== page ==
All three conferences provided ample evidence of the critical role that renewable energy certificates (RECs) play in tracking the generation and use of renewable energy. RECs are indisputably the currency of renewable energy transactions, whether meeting renewable portfolio standards (RPS) or tracking voluntary renewable energy purchases.  However, it’s challenging to maintain the accounting integrity of RECs in an age of distributed solar and cap-and-trade systems that overlap state RPS guidelines set up to protect the voluntary market. Going forward, I anticipate that electrification of the transportation system will bring even more tracking and attribution challenges. It seems clear that all market participants benefit when everyone is clear what a REC represents, when everyone can trust that a REC hasn’t been double-claimed, and when market rules are aligned. One concrete action in support of these outcomes might be for every tracking system to adopt a policy of all-generation tracking; the New England Power Pool (NEPOOL), PJM General Attribute Tracking System (GATS), and New York GATS have all been built this way and it helps with tracking across state boundaries.    

The meta theme of continuous change undergirds everything in the energy industry and the tricky part as always is to know which topics will still be relevant two, five, and ten years from now.  As I reflect on these recent industry conferences, I believe that these four themes recalibrating to an age of energy abundance, addressing intermittent generation, decreasing transportation emissions, and supporting effective systems for tracking renewable energy generation and use  will stand the test of time.  

California Bright Schools Solar Program

california-bright-schools

Solar Providing a Brighter Future for California Schools 

The California Bright Schools Program was born out of a vision to create a way for school districts to promote solar energy, save general fund dollars, and provide educational opportunities for students and teachers. This program helps to identify the most cost-effective energy saving opportunities and support the installation of photovoltaic solar systems on schools across the state.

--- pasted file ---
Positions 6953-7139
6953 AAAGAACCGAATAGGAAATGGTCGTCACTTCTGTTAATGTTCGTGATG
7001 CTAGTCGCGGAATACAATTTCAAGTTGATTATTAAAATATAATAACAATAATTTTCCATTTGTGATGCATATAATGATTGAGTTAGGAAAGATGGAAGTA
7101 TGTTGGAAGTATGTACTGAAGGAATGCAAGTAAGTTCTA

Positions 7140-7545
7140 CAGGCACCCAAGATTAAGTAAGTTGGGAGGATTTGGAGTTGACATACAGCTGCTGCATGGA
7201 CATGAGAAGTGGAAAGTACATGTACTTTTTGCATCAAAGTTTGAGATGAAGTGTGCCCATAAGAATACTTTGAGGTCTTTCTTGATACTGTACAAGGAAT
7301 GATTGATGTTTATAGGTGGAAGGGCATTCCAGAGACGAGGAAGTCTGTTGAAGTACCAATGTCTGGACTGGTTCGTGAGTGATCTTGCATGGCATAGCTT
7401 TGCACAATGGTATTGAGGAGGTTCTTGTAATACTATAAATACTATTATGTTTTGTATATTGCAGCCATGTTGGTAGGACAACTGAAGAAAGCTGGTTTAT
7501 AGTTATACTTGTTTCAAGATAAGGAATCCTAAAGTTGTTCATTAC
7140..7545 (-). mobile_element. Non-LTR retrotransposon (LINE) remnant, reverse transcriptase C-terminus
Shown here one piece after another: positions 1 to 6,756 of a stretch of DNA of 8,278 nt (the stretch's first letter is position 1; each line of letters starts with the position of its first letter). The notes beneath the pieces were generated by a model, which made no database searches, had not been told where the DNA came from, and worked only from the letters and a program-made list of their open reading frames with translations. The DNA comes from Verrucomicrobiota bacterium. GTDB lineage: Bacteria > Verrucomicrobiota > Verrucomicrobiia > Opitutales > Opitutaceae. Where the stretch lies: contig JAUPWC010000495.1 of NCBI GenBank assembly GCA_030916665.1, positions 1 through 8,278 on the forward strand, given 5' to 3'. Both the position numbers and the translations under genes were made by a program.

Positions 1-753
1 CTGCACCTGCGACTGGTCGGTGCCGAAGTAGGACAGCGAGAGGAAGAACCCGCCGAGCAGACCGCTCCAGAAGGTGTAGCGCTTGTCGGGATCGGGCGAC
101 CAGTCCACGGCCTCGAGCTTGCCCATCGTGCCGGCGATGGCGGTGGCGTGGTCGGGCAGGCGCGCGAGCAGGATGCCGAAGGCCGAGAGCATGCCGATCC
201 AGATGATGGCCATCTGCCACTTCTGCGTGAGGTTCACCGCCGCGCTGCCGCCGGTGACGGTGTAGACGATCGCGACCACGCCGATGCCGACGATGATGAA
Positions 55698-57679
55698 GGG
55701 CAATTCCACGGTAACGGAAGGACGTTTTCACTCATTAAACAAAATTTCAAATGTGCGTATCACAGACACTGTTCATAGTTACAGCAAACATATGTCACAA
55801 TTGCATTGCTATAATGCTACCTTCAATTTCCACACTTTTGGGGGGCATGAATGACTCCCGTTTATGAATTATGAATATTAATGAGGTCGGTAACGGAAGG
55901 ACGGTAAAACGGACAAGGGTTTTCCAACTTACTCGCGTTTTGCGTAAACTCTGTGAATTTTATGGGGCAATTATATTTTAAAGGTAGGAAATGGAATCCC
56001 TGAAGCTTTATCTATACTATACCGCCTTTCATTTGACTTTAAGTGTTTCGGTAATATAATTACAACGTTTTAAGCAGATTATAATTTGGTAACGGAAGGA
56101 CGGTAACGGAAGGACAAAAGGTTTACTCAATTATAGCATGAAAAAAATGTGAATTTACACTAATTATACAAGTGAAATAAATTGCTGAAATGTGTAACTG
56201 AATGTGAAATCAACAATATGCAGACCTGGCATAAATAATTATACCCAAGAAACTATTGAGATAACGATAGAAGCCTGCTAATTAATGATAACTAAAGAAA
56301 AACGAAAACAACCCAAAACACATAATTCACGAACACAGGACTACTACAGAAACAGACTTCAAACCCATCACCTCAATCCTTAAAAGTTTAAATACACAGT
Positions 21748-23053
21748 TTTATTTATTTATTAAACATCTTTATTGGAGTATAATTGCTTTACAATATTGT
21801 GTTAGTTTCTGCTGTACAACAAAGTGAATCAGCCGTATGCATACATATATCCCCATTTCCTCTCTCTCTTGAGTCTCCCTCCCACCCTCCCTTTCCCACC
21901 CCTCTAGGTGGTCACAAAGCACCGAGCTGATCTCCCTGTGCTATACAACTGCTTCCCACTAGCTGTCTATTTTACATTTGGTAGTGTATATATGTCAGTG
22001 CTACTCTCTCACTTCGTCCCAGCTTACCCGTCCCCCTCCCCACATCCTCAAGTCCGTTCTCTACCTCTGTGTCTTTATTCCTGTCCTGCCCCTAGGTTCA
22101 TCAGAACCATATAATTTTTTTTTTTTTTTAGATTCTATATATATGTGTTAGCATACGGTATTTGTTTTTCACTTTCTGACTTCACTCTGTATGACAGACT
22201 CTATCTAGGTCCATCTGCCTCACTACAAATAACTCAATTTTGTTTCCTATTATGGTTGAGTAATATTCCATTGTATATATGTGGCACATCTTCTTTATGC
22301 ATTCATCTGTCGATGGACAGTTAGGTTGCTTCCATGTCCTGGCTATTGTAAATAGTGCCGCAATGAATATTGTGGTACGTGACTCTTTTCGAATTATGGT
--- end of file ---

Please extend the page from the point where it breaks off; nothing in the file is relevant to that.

The solar installations support curriculum that aligns with the state’s testing requirements and provides hands-on learning tools for schools. The panels installed on campuses bring daily attention to clean energy and provide a direct educational opportunity.

Schools that take part in the Bright Schools Program and implement energy efficiency initiatives are able to enjoy greater budget stability and predictability as a result of locking in long-term fixed electricity prices. Beyond the savings in energy costs provided by hosting these projects, the schools can also sell renewable energy certificates (RECs) generated by the systems, which help fund renewable energy education and provide an additional revenue stream to support school district operations.

The Milpitas Unified School District serves as a great example of how schools are directly benefiting from the Bright Schools Program. 3Degrees worked with the school district to help them build revenue through the sale of RECs generated from their solar system. As a participant in the Program, the district is expected to save $12 million over the portfolio’s lifespan.

 

3Degrees + renewable energy

certificates

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Sunny Knoll Farm Anaerobic Digester

Perry-New-York

Family-owned Farm Anaerobic Digester Project

Sunny Knoll is a family-owned farm with 1,200 milk cows located in Perry, New York. The project generates emission reductions by capturing and destroying methane gas that would otherwise be released into the atmosphere. Methane gas is a common byproduct of dairy farms, which traditionally manage manure and other organic waste by storing it in open wastewater lagoons. Since these lagoons are usually more than a few feet deep, this waste decomposes anaerobically over time, thereby producing methane. The installation of a digester to accelerate the decomposition and capture the resulting gas is one of the few technologies available to dairy farmers to avoid such methane emissions.

Digester projects are very expensive, especially at a small-scale farm like Sunny Knoll; carbon credits provide a very important stream of revenue to help make the projects economically viable. Sunny Knoll also harnesses the captured methane to generate electricity, enabling the farm to generate its own power and sell excess power to the grid. This helps the farm reduce operating costs and mitigate the impact of milk price fluctuation and other economic conditions.

Like most dairy digesters, this project also provides environmental and social co-benefits, including reducing water pollution that can result from nutrient runoff from wastewater lagoons and reducing odor in the local community.

Sunny Knoll Farm

3Degrees + carbon offsets